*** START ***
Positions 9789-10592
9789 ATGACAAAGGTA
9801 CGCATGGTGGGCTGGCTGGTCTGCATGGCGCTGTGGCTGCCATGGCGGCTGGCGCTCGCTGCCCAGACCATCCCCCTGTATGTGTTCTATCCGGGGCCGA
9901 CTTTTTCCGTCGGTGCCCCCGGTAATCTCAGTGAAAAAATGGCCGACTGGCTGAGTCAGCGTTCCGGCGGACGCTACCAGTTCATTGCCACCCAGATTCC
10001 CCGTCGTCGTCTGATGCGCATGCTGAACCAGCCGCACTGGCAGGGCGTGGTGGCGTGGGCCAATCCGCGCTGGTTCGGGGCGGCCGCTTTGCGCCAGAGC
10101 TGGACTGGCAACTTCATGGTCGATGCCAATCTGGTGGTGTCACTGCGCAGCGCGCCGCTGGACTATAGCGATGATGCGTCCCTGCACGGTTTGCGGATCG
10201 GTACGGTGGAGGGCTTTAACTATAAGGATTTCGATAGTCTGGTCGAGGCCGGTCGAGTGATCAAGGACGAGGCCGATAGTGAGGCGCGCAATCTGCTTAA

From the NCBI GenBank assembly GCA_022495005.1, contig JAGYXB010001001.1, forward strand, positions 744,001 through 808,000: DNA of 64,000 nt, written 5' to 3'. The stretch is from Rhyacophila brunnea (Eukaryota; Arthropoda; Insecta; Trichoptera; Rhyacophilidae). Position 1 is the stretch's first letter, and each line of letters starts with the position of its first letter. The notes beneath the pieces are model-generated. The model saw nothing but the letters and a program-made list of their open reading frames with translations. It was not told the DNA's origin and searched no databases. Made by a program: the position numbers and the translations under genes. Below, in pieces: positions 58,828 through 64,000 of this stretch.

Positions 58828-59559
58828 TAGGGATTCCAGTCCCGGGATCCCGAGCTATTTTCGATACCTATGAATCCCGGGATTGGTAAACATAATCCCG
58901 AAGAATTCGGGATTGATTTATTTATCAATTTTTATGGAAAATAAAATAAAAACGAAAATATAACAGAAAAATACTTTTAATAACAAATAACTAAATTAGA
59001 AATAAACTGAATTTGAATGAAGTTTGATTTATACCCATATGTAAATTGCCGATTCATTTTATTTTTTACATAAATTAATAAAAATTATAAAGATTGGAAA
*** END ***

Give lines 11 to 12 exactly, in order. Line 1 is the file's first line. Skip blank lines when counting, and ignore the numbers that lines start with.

58901 AAGAATTCGGGATTGATTTATTTATCAATTTTTATGGAAAATAAAATAAAAACGAAAATATAACAGAAAAATACTTTTAATAACAAATAACTAAATTAGA
59001 AATAAACTGAATTTGAATGAAGTTTGATTTATACCCATATGTAAATTGCCGATTCATTTTATTTTTTACATAAATTAATAAAAATTATAAAGATTGGAAA